MPs call for helmet use, courses to ensure safe public paths

MPs gave a range of suggestions to boost safety such as mandating third-party insurance, and getting cyclists and PMD users to wear helmets and attend safety courses.
MPs gave a range of suggestions to boost safety such as mandating third-party insurance, and getting cyclists and PMD users to wear helmets and attend safety courses.PHOTO: THE NEW PAPER

Active Mobility Bill passed; LTA to look at speed guns, cameras to boost enforcement

The safety of pedestrians took centre stage in Parliament yesterday as 13 members questioned how this will be guaranteed, with a new law allowing the use of bicycles and personal mobility devices (PMDs) on public paths.

The Active Mobility Bill, which regulates the use of bicycles and PMDs such as e-scooters, was passed yesterday after a debate that lasted 2 ½ hours.

When the new law goes into force later this year, bicycles and PMDs can travel on public paths, together with pedestrians.

MPs gave a range of suggestions to boost safety such as mandating third-party insurance, and getting cyclists and PMD users to wear helmets and attend safety courses.

Mr Sitoh Yih Pin (Potong Pasir) told the House that as the use of PMDs proliferate, pathways would get more crowded and "more accidents involving PMDs are bound to happen".

Mr Sitoh, Ms Joan Pereira (Tanjong Pagar GRC) and Mr Zainal Sapari (Pasir Ris-Punggol GRC) were among MPs who suggested mandating third-party insurance to cover accident claims from victims.

EXPANSION OPTIONS

It will take time, but we will certainly look into expanding the network of cycling paths and widening the pathways and also the options available in private or mature estates.

MRS JOSEPHINE TEO, Senior Minister of State for Transport.

 
 
 

Currently, victims have to file a civil suit in order to claim compensation in the event of an accident. The courts can also decide if compensation should be paid if the offender is convicted.

In response, Senior Minister of State for Transport Josephine Teo said cyclists and PMD users span a broad demographic, and many of them use these modes as an "affordable means of getting around". Mandating insurance would come at some cost to them.

"Cities with a strong culture of active mobility such as Amsterdam and Copenhagen likewise do not mandate insurance, but instead focus on cultivating safe and responsible behaviours," she said.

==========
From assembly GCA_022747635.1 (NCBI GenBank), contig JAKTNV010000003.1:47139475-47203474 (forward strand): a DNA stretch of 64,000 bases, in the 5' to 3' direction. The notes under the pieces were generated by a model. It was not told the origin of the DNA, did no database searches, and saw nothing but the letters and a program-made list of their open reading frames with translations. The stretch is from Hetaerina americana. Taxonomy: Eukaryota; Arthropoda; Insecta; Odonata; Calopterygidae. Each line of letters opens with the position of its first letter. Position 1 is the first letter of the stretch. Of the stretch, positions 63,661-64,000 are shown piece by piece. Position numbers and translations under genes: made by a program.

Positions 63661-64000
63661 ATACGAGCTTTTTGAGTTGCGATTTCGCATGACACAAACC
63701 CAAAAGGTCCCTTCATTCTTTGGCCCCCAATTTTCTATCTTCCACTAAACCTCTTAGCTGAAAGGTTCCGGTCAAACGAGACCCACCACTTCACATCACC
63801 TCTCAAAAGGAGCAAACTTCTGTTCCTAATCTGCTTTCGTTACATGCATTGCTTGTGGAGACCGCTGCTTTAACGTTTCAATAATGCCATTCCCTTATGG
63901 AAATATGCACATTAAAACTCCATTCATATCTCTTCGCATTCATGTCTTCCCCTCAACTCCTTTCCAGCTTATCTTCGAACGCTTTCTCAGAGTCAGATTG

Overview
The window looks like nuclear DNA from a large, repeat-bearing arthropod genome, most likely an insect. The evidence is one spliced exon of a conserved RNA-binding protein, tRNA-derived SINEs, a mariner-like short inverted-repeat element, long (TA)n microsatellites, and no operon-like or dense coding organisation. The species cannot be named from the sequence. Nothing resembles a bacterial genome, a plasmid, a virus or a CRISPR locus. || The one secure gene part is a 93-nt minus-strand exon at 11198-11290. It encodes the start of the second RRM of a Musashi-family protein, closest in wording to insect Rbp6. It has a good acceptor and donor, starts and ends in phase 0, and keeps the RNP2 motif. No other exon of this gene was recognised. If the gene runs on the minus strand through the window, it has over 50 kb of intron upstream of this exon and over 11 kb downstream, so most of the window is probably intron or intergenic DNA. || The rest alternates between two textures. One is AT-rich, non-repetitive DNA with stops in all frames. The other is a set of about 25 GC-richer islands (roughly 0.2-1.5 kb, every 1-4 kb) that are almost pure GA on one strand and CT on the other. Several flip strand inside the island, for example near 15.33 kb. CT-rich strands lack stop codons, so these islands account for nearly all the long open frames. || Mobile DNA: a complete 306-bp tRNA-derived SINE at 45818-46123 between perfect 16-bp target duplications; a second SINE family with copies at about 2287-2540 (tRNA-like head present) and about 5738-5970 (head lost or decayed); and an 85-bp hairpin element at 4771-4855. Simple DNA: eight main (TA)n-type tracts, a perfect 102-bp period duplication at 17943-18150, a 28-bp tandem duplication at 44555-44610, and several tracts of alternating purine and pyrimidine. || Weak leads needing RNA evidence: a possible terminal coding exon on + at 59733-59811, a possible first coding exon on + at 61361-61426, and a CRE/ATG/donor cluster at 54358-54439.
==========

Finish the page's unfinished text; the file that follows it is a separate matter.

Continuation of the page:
Other MPs asked how enforcement efforts would ensure the safe use of bicycles and PMDs.

Non-Constituency MP Dennis Tan said people need to understand the importance of riding safely and being considerate. "It will be down to the consistent enforcement efforts of the Land Transport Authority (LTA) to make the new regulations work."

Mr Pritam Singh (Aljunied GRC) said a key challenge was to educate the transient foreign worker community about these norms.

Dr Teo Ho Pin (Bukit Panjang), who is coordinating chairman of all 15 People's Action Party (PAP) town councils, said the town councils receive about 200 complaints annually relating to cyclists and PMD users speeding, riding recklessly and parking illegally. Closed-circuit television cameras could be deployed at high-risk locations to deter this, he suggested.

Mrs Teo said LTA currently has a team of 16 active mobility enforcement officers, but will increase the numbers progressively.

The team, supported by over 600 grassroots volunteers, targets "hot spot areas such as near crowded bus stops and traffic junctions". They are also deployed in response to public feedback.

"To complement their efforts, LTA will examine how best to deploy technologies such as speed guns and CCTV cameras," she said.

Several MPs suggested having a compulsory course for PMD users, like how those learning to drive motor vehicles have to pass the Highway Code.

Calling it a "good suggestion", Mrs Teo said the Government would be rolling out a Safe Cycling Programme this year - offenders could be made to attend the course in order to get their offence compounded.

Mr Melvin Yong (Tanjong Pagar GRC) asked if enough was being done to improve the infrastructure. "Existing pavements are relatively narrow. It is essential that shared paths are neither too narrow nor too steep to ensure safety and ample space for every user."

Mrs Teo said new footpaths will be at least 1.8m wide, up from 1.5m today. For cycling paths, they will be 2m wide for intra-town paths, and 2.5m wide for inter-town routes. "It will take time, but we will certainly look into expanding the network of cycling paths and widening the pathways and also the options available in private or mature estates," she said.

A version of this article appeared in the print edition of The Straits Times on January 11, 2017, with the headline 'MPs call for helmet use, courses to ensure safe public paths'. Print Edition | Subscribe